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Lapidibus in igne calefactis coquebatur: The Historical Burnt Mound 'Tradition'
John Ó Néill
The Journal of Irish Archaeology
Vol. 12/13 (2003/2004), pp. 79-85
Published by: Wordwell Ltd.
Stable URL: http://www.jstor.org/stable/20650832
Page Count: 7
You can always find the topics here!Topics: History of technology, Meats, Excavations, Bathing, Boiling, Pits, Archaeological excavation, Irish history, Soldiers, Butter
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The use of a hot stone or pyrolithic technology (sensu Dobres 2000) is known in Ireland from the Mesolithic through to the late medieval period. The terms 'burnt mound' and 'fulacht fiadh' are generally assigned to archaeological remains identified with this technology. This paper contains a review of the documented references to the use of the pyrolithic technique for cooking or bathing alongside the documented references to the term fulacht and variants thereof. Illustrations from medieval manuscripts indicate that the term fulacht specifically refers cooking on a spit and the use of term in connection with pyrolithic technology should no longer be considered appropriate.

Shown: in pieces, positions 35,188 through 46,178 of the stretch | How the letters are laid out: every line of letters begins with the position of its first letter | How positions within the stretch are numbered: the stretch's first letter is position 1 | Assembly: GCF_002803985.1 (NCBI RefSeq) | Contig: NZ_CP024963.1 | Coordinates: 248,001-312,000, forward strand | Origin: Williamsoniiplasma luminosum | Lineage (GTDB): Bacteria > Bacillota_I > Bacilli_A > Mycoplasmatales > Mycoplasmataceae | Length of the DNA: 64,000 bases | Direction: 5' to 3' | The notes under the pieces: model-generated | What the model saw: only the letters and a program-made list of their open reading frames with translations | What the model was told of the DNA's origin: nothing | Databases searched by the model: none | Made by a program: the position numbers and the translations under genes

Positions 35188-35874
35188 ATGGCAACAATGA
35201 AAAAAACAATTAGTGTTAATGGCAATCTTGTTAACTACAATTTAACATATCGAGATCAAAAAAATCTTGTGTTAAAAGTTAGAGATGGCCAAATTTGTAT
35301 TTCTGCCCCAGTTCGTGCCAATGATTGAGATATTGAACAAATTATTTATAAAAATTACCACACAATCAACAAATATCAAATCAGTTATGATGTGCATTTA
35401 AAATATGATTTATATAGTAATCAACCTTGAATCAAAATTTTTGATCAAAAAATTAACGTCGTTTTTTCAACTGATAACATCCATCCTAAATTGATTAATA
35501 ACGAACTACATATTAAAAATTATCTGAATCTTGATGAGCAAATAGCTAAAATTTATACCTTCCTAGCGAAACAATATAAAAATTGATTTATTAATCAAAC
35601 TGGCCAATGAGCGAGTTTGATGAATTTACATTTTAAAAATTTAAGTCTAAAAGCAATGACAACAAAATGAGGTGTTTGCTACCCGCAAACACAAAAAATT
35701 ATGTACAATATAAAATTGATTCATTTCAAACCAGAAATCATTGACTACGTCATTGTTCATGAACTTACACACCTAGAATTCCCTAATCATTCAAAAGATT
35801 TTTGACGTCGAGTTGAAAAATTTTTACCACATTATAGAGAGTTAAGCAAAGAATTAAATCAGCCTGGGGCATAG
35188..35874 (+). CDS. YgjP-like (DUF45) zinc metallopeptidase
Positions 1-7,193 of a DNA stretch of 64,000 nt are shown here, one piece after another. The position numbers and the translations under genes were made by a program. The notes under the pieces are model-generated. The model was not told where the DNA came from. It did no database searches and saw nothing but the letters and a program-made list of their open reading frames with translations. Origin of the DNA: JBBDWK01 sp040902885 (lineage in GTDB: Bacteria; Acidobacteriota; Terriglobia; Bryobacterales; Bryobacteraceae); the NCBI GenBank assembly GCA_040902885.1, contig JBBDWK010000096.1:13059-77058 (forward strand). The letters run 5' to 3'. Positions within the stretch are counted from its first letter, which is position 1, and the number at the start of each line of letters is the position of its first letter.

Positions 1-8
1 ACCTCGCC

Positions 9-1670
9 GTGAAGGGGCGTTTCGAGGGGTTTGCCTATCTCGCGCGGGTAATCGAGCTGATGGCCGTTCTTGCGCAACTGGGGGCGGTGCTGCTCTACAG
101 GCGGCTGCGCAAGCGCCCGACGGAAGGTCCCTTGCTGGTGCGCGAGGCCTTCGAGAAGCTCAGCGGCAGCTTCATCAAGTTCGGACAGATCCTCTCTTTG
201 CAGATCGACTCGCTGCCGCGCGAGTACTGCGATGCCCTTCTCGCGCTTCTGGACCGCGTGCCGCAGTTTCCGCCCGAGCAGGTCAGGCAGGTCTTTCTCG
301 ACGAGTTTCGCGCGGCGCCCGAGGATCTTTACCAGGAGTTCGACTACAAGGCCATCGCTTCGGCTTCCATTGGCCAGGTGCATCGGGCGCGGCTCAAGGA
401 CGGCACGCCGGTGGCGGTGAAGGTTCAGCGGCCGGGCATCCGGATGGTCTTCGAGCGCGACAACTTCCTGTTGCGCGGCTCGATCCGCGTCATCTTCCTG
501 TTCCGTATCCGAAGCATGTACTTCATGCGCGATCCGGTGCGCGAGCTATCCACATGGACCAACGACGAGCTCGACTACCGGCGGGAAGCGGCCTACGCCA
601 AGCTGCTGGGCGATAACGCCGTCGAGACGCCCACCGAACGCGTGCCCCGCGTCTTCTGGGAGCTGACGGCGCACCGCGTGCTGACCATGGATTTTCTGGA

The Journal of Irish Archaeology © 2003 Wordwell Ltd.